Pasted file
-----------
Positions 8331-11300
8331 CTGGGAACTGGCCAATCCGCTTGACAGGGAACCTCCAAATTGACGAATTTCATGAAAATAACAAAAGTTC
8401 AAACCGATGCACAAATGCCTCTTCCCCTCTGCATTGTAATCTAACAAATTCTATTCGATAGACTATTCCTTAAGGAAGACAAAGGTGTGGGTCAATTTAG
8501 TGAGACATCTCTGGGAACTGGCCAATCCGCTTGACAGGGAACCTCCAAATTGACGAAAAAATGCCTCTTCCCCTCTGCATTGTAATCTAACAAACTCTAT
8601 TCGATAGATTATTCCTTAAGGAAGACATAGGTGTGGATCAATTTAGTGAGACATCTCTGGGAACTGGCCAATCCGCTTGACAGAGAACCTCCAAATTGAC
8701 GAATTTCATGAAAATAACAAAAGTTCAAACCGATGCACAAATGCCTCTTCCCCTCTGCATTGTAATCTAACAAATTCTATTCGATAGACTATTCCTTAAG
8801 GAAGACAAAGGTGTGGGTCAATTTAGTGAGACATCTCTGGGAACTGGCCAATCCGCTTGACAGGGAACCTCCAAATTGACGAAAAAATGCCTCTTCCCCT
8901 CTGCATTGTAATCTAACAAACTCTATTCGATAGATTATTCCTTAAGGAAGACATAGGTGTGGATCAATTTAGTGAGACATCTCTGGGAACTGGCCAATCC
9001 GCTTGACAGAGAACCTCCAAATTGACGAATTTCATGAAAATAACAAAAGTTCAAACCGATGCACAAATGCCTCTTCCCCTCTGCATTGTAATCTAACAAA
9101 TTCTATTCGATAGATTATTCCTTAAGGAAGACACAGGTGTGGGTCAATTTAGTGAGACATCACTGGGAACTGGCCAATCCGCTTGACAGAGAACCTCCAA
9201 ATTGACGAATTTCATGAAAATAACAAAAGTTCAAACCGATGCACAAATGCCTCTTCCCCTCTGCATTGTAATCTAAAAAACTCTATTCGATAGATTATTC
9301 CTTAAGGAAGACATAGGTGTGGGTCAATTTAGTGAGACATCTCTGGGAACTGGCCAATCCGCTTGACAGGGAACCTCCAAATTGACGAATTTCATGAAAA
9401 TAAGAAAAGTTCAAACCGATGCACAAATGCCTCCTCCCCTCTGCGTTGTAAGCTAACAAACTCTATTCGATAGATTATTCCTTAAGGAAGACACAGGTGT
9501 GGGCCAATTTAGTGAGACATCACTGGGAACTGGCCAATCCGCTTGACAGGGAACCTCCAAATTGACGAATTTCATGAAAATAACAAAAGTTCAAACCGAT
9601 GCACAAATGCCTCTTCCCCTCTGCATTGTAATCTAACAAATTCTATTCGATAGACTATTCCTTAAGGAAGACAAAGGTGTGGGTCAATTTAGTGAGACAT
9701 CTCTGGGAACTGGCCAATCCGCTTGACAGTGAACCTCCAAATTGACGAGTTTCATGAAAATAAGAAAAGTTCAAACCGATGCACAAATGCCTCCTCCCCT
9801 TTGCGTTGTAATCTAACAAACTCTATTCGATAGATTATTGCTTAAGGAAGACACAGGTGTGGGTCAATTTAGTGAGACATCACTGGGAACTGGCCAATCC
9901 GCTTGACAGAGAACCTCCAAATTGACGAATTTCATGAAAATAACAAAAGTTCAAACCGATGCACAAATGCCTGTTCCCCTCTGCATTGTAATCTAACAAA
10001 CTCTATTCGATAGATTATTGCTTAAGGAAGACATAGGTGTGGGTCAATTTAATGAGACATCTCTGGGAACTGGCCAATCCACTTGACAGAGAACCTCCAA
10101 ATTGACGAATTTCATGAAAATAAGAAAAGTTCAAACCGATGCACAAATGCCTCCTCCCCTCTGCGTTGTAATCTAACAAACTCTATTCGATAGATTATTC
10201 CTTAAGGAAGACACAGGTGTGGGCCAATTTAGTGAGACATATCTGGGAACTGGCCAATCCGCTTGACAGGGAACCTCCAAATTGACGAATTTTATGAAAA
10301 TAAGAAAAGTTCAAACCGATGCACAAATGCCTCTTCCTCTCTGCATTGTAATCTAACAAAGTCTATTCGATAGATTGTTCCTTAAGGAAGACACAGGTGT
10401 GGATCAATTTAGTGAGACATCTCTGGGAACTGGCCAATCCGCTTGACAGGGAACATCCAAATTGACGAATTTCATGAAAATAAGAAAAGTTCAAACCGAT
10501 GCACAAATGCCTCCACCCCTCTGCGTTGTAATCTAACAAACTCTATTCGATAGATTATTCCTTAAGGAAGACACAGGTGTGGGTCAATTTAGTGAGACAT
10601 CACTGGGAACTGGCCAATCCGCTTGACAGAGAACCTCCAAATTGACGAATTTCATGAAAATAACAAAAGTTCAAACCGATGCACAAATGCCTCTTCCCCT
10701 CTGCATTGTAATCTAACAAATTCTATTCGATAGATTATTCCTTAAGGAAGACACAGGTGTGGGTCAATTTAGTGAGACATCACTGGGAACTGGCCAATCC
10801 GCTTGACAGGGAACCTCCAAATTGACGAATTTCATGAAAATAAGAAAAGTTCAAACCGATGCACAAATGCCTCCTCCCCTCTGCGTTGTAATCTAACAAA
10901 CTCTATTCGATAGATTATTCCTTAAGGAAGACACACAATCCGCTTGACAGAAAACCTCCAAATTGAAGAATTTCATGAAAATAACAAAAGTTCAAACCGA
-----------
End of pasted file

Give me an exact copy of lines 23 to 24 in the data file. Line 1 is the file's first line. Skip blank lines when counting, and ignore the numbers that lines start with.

10401 GGATCAATTTAGTGAGACATCTCTGGGAACTGGCCAATCCGCTTGACAGGGAACATCCAAATTGACGAATTTCATGAAAATAAGAAAAGTTCAAACCGAT
10501 GCACAAATGCCTCCACCCCTCTGCGTTGTAATCTAACAAACTCTATTCGATAGATTATTCCTTAAGGAAGACACAGGTGTGGGTCAATTTAGTGAGACAT